ELEPHANT SEAL VS WALRUS – Who would win this deadly struggle?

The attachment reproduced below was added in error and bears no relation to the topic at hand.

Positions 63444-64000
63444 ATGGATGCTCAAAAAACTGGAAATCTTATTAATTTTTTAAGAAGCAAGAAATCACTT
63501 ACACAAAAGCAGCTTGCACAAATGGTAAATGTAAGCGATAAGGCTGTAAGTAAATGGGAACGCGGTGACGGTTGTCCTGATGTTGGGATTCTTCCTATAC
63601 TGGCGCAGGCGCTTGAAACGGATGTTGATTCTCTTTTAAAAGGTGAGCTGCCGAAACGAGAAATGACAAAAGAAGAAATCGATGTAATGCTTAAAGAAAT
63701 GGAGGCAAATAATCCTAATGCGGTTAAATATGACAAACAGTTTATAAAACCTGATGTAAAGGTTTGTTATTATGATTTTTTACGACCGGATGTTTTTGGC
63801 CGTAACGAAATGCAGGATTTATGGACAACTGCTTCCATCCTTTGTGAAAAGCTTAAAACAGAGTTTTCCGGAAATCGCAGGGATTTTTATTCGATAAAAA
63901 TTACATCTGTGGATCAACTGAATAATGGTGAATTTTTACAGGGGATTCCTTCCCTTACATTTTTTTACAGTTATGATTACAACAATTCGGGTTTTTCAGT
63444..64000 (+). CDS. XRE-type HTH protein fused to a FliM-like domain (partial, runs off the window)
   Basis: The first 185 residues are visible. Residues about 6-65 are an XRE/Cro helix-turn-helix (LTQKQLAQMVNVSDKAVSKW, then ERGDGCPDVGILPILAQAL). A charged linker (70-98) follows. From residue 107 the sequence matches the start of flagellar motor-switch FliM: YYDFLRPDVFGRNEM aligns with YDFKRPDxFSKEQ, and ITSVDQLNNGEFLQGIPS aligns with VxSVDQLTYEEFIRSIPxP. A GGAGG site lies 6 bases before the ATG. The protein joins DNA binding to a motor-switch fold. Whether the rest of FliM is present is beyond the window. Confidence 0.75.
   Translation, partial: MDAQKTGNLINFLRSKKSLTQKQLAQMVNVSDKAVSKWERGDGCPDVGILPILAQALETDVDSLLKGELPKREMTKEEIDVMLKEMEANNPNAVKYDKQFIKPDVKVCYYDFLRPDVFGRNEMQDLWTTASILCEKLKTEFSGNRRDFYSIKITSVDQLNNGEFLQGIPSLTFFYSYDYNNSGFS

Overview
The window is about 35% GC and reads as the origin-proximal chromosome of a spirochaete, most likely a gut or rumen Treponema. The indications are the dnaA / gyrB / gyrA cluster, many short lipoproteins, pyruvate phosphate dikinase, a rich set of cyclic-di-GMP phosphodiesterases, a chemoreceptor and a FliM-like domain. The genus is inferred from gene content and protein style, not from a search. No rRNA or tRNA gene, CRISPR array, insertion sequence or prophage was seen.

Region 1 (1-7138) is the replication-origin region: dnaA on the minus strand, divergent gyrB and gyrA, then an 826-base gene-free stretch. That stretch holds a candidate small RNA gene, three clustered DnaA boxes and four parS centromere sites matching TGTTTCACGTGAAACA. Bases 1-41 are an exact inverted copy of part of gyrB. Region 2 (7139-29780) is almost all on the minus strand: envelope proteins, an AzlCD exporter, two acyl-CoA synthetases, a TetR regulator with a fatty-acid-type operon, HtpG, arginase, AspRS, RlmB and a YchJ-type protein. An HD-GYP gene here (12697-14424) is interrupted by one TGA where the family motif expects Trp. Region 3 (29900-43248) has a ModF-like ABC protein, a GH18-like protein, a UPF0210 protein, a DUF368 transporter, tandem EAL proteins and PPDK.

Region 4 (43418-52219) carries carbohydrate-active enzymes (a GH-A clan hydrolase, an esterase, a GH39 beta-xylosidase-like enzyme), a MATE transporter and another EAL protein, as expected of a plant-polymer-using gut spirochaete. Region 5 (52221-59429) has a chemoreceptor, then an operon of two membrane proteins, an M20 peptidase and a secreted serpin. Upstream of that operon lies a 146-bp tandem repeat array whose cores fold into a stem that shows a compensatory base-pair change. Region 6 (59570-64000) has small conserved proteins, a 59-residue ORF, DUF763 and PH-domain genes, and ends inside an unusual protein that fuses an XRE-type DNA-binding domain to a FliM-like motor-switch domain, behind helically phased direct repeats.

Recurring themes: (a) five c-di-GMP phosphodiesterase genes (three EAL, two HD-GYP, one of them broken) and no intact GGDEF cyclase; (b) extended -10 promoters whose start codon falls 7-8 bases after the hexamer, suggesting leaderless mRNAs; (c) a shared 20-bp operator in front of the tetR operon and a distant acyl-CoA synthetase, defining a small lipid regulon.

Who would win a deadly struggle between a walrus and elephant seal? There are two species of elephant seal. They are the sole members of the genus ‘Mirounga’ of the family ‘Phocidae’ or ‘true seals’. The Northern Elephant Seal (Mirounga angustirostris) and the Southern Elephant Seal. The Northern elephant seal, somewhat smaller than its southern relative. Walruses are the gentle giants of the Arctic. They are among the largest pinnipeds — fin-footed, semiaquatic marine mammals. However, while they have an intimidating size, and are carnivores, these animals are not aggressive. CHARACTERISTICS The Elephant seal gets its name for being very large and having a nose with a small trunk-like proboscis. Males, also called bulls, use these trunks to fight for breeding rights. The elephant seals can barely move on land because of their heavy weight however, flippers make these creatures swift and powerful swimmers, but they are not strong enough to lift their body off the ground. The Elephant seals nose is used in producing extraordinarily loud roaring noises, especially during the mating season. The largest known bull elephant seal was 22 feet in length and weighed 7500 pounds. Elephant seals are shielded from cold by their blubber, much more than by fur. The skin on top of this blubber and its hair molts. Walruses have large, flabby bodies covered in brown or pink skin. Short fur covers most of their bodies except for their fins. Their faces feature two small eyes, a mustache and two long tusks. Walruses weigh from 1,320 to 3,300 lbs. and can be as long as 10.5 feet. Males are about twice as big as females, have longer and thicker tusks, and usually have thicker skin. Walrus tusks can grow up to 3 feet. The tusks are canine teeth and stick out from either side of the animal’s mouth. Walruses use their tusks to break through ice, and to assist in climbing out of the water and onto the ice. DISTRIBUTION and HABITAT Southern Elephant Seal These particular seals love the rocky island shores out there around the Antarctic. They are found in the various oceans around the world as well. There is approximately 650,000 of them out there. They love to spend most of their time in the water so they need to be in locations that have plenty of food for them as well. Northern elephant seals are found in the eastern and central North Pacific Ocean. Though they range as far north as Alaska and as far south as Mexico, they typically breed in the Channel Islands of California or Baja California in Mexico. Most walruses live in frigid waters near the Arctic Circle. They prefer areas with shallow water so they can easily access food. Walruses climb up on ice or beaches to sleep or to rest. They don’t move quickly on land but are swift in the water. They gather by the hundreds to sunbathe on the ice. Diet Elephant seals presumably feed in deep water and eat squid, and fish. They can fast as long as 3 months. If these food sources are scarce they may consume small sharks that are around their natural habitat. They can dive into the water and not come back up for up to two hours. They have been recorded more than 3,000 feet below the surface in order to find the food they need to survive. Walruses are carnivores, but they aren’t ferocious hunters. The walrus’ favorite food is shellfish. They dive underwater and use their whiskers to detect the shellfish in the dark waters of the ocean. A walrus can eat up to 4,000 clams in one feeding. When food is hard to come by, walruses will also eat the carcasses of dead seals. REPRODUCTION The female Elephant seals arrive at the rookeries (breeding grounds) in late December. Elephant seals give birth within a week, usually to a single pup. Gestation lasts about 350 days. The greatest threat to the young pups is the heavy-bodied adult males, which totally ignore the presence of the pups and sometimes crush them. Female Elephant seals will bite and sometimes kill pups that are not their own. Female walruses give birth to their young, called calves, during their migration in the springtime. After a gestation of 15 to 16 months, the female will give birth to one calf. Very rarely, walruses will give birth to twins. As soon as the calf is born, it can swim. It will swim along with its mother for the first three years of its life. Then, at 3 years old, the male calves will go off to live with the male herd. At 15, the male will start to mate. Females will mate as soon they reach 5 years old. Walruses can live up to 40 years. BEHAVIOUR The elephant seal is a powerful swimmer and well adapted to an aquatic life. The seals may be solitary at sea, but become very social on the beach. Even during nonbreeding times of the year, they will lie close together on the sand. The males arrive at rookery sites in early December and remain throughout the breeding season without going to sea to feed. Because they move slowly and awkwardly on land, the males cannot defend large territories or large numbers of females. Elephant seals spend an unusual amount of time in the ocean, up to 80% of their lives. Elephant seals can hold their breath for over 80 minutes, longer than any other non-cetacean mammal. Furthermore, elephant seals are incredible divers as well, with an ability to dive to 1500 metres beneath the oceans surface. The average depth of their dives is about 300 to 600 metres, as they search for their favourite food. Walruses are very social animals and congregate in large numbers. They haul out in herds and males and females form separate herds during the non-breeding season. They establish dominance through threat displays involving tusks, bodies and aggression. CONSERVATION STATUS During the nineteenth century, Elephant seals were hunted to near extinction and the entire population of Northern elephant seals was reduced to a small herd of less than 100 individuals on Isla de Guadalupe. The protection of this species during the twentieth century resulted in a gradual recovery, and the population spread north to other islands and some mainland beaches. The current population has been estimated at over 150,000. In the 1950s, the population of walruses was almost eliminated due to commercial hunting, but the population was brought back to a thriving number in the 1980s. Well since these animals would have no reason to fight in real life, let’s assume thay have some kind of combative intent. Elephant seal is the largest most powerful of all elephant seals, and have to fight off all comers to retain the rights to mates with all the females on their beach. As such some of these, southern elephant males, can grow up to 7500 pounds in weight and be over 22 feet long. Male Pacific Walruses can grow up to 3300 pounds in size and 10.5 feet in length. The mass, and power, of an elephant seal dominant male would be much great than the equivalent walrus, and in addition the elephant seal is a more aggressive and combatitive than the Walrus. In my opinion the elephant would win, its blubber would likely protect it from all but the most well placed tusk jab, elephant seals have smaller tusks, but jagged like that of a boar, they can shred enemies into ribbons, that said the method with which an elephant seal attacks, ie a headbutt can be likened to a baseball bat with barbed wire on it.